The Contractor's Perspective

Six things to know about the DFARS Contractor Business Systems rules

Posted in Compliance, Cost Issues, New FAR Rules

Final revisions to the new DFARS rules on Contractor Business Systems were published February 24, 2012. DoD’s summary of the comments on the interim rule and a list of the changes to the interim rule are available at 77 Fed. Reg. 11355 (Feb. 24, 2012) [pdf]. Here are six of the key points contractors need to know about the final rules.

1. The Contractor Business Systems requirements do not apply to existing contracts that lack the new DFARS contract clauses.

The new Contractor Business Systems requirements apply only to new contracts awarded after the interim rules were issued in May 2011. Unless the contractor agrees to the addition of the new DFARS clauses through a bilateral modification, they do not apply to existing contracts. The DoD comments accompanying the final revisions make this point directly—”Revisions to the DFARS set forth in this rule do not affect existing contracts that do not include the business systems clause unless the contractor and the Government agree to modify the contract bilaterally.”

2. The Contractor Business Systems requirements will apply only to contracts that are subject to the Cost Accounting Standards.

The statutory requirement for the new DFARS rules on Contractor Business Systems appeared in section 893(f)(3) of the 2011 National Defense Authorization Act, which defined a “covered contract” as a “cost-reimbursement contract, incentive-type contract, time-and-materials contract, or labor-hour contract that could be affected if the data produced by a contractor business system has a significant deficiency.” Section 816 of the 2012 National Defense Authorization Act revised the definition of “covered contract.” Under the revised definition, a covered contract is one “that is subject to the cost accounting standards promulgated pursuant [41 U.S.C. § 1502] that could be affected if the data produced by a contractor business system has a significant deficiency.”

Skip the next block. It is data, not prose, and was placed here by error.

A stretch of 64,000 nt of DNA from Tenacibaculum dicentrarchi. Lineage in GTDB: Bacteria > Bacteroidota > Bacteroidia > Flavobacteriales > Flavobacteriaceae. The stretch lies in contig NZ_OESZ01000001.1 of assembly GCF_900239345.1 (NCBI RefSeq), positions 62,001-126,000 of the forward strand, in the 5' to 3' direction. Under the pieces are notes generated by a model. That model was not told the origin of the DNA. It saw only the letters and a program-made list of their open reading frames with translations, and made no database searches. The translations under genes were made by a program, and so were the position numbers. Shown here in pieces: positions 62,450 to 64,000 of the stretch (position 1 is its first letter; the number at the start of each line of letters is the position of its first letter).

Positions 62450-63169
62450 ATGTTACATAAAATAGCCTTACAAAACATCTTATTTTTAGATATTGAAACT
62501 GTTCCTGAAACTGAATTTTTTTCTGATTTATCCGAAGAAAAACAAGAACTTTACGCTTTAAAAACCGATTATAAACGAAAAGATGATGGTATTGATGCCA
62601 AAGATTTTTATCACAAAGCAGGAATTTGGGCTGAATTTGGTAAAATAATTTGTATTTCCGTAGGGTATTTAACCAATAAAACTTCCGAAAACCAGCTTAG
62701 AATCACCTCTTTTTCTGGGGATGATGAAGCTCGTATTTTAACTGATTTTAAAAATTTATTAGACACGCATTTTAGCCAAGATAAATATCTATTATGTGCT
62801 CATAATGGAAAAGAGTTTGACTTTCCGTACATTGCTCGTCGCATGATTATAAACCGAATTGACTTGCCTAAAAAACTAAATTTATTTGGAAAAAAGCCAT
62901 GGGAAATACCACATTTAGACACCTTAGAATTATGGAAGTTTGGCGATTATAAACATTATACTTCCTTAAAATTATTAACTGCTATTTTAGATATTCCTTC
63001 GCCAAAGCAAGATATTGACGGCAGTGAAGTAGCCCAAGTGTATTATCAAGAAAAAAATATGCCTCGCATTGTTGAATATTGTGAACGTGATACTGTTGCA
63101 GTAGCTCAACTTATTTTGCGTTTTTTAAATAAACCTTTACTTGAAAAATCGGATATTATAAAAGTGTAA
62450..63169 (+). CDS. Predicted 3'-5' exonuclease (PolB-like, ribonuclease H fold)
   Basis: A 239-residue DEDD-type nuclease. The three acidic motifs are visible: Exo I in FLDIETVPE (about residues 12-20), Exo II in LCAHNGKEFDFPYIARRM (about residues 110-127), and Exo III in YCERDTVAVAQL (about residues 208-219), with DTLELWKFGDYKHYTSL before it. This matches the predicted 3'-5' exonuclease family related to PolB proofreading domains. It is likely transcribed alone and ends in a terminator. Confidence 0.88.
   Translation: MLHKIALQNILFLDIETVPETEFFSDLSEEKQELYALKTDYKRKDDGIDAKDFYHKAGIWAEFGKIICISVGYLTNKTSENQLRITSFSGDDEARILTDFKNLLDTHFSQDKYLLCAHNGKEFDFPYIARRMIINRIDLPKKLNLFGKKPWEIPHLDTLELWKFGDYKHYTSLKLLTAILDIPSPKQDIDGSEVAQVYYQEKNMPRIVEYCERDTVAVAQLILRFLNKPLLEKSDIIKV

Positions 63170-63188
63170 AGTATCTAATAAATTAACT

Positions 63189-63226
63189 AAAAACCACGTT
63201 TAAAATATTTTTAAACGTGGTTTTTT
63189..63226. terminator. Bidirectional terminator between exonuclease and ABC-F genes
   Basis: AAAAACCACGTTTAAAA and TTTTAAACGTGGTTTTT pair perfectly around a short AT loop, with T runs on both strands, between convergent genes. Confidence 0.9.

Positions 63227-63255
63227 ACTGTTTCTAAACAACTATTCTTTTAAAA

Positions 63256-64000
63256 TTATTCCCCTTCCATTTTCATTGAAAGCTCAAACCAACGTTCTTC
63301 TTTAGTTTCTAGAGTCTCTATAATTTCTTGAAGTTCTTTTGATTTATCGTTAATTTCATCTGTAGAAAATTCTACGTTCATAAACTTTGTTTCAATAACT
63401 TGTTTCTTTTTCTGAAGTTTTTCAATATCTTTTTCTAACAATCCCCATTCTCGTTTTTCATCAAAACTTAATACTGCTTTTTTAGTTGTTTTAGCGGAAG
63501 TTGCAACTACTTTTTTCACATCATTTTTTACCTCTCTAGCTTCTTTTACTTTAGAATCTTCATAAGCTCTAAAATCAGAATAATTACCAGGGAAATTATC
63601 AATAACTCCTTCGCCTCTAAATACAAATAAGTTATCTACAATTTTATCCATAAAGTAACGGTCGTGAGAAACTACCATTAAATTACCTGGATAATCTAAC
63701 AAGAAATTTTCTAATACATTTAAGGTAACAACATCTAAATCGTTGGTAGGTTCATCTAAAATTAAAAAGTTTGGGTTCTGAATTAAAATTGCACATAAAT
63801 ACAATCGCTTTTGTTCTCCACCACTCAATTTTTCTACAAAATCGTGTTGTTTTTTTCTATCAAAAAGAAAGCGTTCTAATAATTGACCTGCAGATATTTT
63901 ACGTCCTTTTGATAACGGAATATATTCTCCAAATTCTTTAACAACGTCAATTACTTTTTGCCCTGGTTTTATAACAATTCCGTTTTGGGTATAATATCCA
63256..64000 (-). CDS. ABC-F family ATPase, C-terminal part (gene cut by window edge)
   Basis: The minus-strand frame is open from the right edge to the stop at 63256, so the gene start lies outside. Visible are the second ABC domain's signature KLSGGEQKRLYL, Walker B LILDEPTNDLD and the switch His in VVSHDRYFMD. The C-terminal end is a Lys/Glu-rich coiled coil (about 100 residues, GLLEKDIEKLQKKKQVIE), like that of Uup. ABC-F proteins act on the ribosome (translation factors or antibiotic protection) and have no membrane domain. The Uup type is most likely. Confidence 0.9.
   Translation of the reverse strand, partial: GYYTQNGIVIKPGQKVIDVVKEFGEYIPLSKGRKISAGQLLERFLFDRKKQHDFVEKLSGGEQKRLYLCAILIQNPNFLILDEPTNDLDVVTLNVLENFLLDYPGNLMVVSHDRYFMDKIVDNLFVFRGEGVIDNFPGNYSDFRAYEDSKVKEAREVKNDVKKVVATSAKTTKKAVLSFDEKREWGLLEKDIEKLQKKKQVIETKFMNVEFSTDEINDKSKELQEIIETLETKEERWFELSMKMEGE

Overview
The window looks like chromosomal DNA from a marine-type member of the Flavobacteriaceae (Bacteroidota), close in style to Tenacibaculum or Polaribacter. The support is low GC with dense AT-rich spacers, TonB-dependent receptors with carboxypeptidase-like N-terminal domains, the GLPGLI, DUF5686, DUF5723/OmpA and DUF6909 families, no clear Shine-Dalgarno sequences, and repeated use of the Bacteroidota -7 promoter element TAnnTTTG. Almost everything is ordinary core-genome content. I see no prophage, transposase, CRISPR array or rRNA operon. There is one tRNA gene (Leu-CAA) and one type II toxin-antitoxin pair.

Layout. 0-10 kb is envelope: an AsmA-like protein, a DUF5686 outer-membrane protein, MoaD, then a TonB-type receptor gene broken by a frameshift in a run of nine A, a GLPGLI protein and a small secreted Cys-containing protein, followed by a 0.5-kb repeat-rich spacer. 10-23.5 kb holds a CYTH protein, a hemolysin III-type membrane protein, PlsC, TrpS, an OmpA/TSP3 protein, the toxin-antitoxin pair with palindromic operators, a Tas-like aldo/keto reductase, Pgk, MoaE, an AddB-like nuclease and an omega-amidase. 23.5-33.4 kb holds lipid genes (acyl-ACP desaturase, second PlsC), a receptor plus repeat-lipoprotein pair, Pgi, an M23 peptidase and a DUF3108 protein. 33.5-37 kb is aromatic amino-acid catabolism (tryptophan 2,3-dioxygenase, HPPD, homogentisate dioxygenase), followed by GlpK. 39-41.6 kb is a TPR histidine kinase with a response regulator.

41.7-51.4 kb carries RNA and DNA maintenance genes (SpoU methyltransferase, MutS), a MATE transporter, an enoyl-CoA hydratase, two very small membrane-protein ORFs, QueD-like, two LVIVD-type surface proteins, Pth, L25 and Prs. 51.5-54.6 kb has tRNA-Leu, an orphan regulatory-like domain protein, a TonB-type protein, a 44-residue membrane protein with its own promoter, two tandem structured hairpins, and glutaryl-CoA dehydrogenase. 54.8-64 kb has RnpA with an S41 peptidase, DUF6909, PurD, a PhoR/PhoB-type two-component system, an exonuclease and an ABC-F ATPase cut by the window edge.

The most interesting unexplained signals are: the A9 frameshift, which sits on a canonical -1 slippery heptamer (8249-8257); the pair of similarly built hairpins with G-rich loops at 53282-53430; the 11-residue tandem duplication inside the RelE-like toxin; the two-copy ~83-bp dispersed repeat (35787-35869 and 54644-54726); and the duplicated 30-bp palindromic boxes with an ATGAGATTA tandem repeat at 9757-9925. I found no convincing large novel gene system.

This limitation is important because many defense contracts fall under the applicable dollar thresholds or are exempt from CAS coverage altogether. Small businesses are exempt from CAS, for example, as are firm-fixed-price contracts for commercial items and firm-fixed-price contracts awarded on the basis of adequate price competition. The full list of CAS exemptions appears at 48 C.F.R. 9903.201-1.

3. Business systems are key elements of contractor responsibility and will be used to determine eligibility for covered contracts.

DoD’s commentary on the final rules specifically makes the point that maintaining adequate business systems is a “condition of contracting responsibility and, in some cases, eligibility for award.” According to DoD, establishing and maintaining an adequate business system is not merely red tape associated with performing government contracts. Complying with the business systems requirements is an important element of the work that contractors perform and is part of the price that contractors charge for their goods and services. In DoD’s view, the business systems requirements are “material terms, performance of which is required to ensure contracts will be performed on time, within cost estimates, and with appropriate standards of quality and accountability.” Contractors can expect to have business system compliance considered in connection with the award of DoD contracts, not just as an element of past performance, but as part of a responsibility determination. Even under the interim rules, we have seen DoD agencies include the requirement to pass a business systems review as a condition to the award of a contract.

4. The five-percent withholding authority in the DFARS Contractor Business Systems rules is not the only remedy available for contractor nonconformance.

The Contractor Business Systems clause at DFARS 252.242-7005 requires the contracting officer to withhold five percent of payments whenever the contracting officer makes a “final determination” that the contractor’s business system contains a “significant deficiency.” Although the clause limits the withholding to a maximum of 10 percent if there is more than one such deficiency, there is no requirement that the government prove monetary damages to justify this withholding.